Notice, who is the source of true love. As you choose to love, you experience love! You are not responsible for your spouse behavior, which would lead to a “codependent-kind-of-love.” Your "response-ability" is to “respond-to-God's-ability,” which is the only character that will meet YOUR needs and satisfy you and as a result allow you to respond in love toward your mate.

Paul wrote in I Corinthians chapter 13 describing love. The following are a few insights gleaned from this passage of scripture that would relate to any relationship that we find ourselves in, including marriage.

Love is unselfish and believes in what God is doing. It is the receptivity of God’s love, which is faith, that gives the expression of love. Love is the basis of trust and expects God to overcome all things. True love is directed toward others and desires that others have everything you have, and more, not simply getting what you want or your needs met.

Love is not resentful or judgmental and seeks to commend, not condemn your spouse even when you disagree. Love agrees to disagree agreeably. Consequently, love is not dependent on the "lovability" or behavior of your spouse doing right for you to act in love.

Love doesn’t compete and does not engage in comparison, “I’ll love you, if you love me.”
Love is not self-seeking, fighting to be in control of another person. There is no fear in love; but perfect love casts out fear. Love surrenders control issues.
Love seeks the highest good of the other, with no thought of benefit to oneself. There is no self-orientation in love.
Love is willing to suffer hurts and is longsuffering.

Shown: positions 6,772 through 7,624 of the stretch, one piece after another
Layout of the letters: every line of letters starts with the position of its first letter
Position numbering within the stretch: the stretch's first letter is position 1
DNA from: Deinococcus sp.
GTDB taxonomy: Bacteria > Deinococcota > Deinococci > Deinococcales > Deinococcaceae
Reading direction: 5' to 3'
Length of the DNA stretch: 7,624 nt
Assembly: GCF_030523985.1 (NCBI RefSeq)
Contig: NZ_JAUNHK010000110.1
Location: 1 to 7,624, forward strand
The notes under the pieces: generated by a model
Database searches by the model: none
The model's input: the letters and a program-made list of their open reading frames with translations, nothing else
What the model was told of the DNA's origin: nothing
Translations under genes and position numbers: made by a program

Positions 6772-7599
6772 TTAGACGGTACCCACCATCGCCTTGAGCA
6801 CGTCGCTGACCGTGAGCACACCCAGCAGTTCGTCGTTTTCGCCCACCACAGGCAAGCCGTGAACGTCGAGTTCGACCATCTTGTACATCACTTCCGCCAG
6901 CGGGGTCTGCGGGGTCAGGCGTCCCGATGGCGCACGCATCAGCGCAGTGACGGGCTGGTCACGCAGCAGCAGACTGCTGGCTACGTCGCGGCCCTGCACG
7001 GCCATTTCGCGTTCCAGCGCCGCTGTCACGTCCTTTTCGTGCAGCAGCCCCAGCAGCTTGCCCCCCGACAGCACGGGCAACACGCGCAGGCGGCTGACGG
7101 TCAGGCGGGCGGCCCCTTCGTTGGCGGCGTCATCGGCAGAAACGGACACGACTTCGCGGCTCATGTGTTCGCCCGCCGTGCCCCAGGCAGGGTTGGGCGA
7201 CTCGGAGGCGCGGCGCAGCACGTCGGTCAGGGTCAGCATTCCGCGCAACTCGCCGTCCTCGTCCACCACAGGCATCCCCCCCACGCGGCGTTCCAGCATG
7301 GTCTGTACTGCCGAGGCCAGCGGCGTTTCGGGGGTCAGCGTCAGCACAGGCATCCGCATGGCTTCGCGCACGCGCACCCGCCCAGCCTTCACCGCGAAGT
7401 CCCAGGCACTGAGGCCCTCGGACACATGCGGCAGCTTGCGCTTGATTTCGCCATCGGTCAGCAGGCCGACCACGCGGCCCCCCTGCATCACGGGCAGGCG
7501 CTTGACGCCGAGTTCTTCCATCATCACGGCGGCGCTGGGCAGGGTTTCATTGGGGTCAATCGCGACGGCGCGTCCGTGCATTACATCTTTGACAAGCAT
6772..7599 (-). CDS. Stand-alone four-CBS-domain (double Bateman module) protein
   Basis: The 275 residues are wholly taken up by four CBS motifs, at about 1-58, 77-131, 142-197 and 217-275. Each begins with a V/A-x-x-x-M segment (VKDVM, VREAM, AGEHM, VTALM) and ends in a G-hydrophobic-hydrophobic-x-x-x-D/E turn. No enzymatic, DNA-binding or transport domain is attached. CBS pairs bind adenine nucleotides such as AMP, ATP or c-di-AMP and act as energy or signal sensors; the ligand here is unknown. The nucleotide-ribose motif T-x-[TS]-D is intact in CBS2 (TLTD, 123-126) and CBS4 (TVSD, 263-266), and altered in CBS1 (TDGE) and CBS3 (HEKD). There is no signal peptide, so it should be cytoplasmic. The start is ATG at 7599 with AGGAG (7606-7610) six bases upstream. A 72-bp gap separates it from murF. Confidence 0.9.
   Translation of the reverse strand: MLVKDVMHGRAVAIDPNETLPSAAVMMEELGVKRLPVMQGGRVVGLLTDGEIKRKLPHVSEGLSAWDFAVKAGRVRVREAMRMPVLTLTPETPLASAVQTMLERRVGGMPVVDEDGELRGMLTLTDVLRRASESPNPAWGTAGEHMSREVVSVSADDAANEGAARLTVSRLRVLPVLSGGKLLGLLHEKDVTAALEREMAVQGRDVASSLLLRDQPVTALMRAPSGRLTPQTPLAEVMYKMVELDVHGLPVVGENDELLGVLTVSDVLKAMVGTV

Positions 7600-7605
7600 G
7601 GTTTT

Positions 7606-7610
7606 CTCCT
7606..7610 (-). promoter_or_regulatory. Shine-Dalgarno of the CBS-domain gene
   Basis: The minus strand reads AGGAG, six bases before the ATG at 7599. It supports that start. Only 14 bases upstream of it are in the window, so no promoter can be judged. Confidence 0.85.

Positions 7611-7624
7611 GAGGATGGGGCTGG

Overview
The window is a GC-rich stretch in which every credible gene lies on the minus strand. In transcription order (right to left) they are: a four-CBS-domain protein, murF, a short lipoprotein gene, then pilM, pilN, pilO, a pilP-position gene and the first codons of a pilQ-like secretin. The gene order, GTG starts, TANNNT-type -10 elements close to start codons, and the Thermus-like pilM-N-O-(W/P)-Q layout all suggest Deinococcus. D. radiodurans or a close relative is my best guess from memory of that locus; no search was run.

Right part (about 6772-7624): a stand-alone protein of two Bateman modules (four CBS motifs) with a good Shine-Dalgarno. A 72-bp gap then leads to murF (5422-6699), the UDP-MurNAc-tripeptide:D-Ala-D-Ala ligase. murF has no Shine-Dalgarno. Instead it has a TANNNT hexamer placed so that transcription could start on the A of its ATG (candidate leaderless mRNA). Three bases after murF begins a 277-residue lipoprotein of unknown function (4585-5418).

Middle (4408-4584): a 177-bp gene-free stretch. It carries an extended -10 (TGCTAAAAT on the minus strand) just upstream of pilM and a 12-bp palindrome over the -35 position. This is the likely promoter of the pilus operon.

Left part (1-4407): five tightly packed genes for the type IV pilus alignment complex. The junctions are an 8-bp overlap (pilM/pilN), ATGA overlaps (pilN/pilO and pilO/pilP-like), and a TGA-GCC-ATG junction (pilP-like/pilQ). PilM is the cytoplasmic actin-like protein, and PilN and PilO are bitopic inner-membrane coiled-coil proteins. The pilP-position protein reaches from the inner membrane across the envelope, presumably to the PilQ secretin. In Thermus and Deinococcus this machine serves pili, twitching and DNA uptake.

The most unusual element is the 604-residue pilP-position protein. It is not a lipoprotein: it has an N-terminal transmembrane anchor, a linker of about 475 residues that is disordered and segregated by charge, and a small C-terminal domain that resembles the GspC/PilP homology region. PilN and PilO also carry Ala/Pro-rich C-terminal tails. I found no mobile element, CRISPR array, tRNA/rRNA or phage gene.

Love builds-up your struggling mate and edifies; it is always constructive, not destructive (it’s not about winning or being right). Love cares and is kind and is not offensive.
Love in a marriage bears all in-sensitivities and believes that God will mold us together as we endure the inevitable marital conflicts (OK - fights!).
Love does not take matters into one's "own hands" to resolve the problem but always shows deference to each other and yields to what God is doing, thus, love is willing to engage in loving confrontation and is also willing to turn the other cheek.
Love is willing to work through one’s own emotional blocks, which allows us to be sensitive to our spouse when we disagree, acknowledging “God isn’t finished working on me yet.” Love admits I’m not flawless.
Love does not demand its personal rights and is not suspicious and learns to trust rather than doubt.

One of the hardest realities for Christians, is learning to live "in the less than idealistic" situations that they find themselves in, enjoying the sufficiency of Christ as being more than enough, and not feeling like they are lacking because their relationships are not what God may have purposed them to be because of an unwilling partner. Our view of life and marriage relationship is NOT to be dependent on our spouses "loving performance" and therefore distracted from focusing on our true love - Christ. Until we fully enjoy and appreciative the intimacy that we have in loving union in Christ we will never be content with our partner and their shortcomings.

2 Corinthians 9:8-9 And God is able to make all grace abound to you, so that always having all sufficiency in everything, you may have an abundance for every good deed; as it is written, “He scattered abroad, he gave to the poor, His righteousness endures forever.”

Let us truly be in love with Christ more than our mates, only than will we be able to enjoy our marriages as God designed.

Remember as a Christian couple, you are first in a marital union in Christ, in relationship with the person of Love-The Trinity, The Father, The Son and The Holy Spirit and therefore, "As you choose to love, you experience love" because it is God who is at work in and through you.


Saturday, July 1, 2017

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  1. Ron Clarke Ron Clarke Experiencing God continually is our life-spring! Well written! Very necessary because Jesus said "If you love me you will obey me" and all the promises and realities of God then comes alive! Sunday, July 2, 2017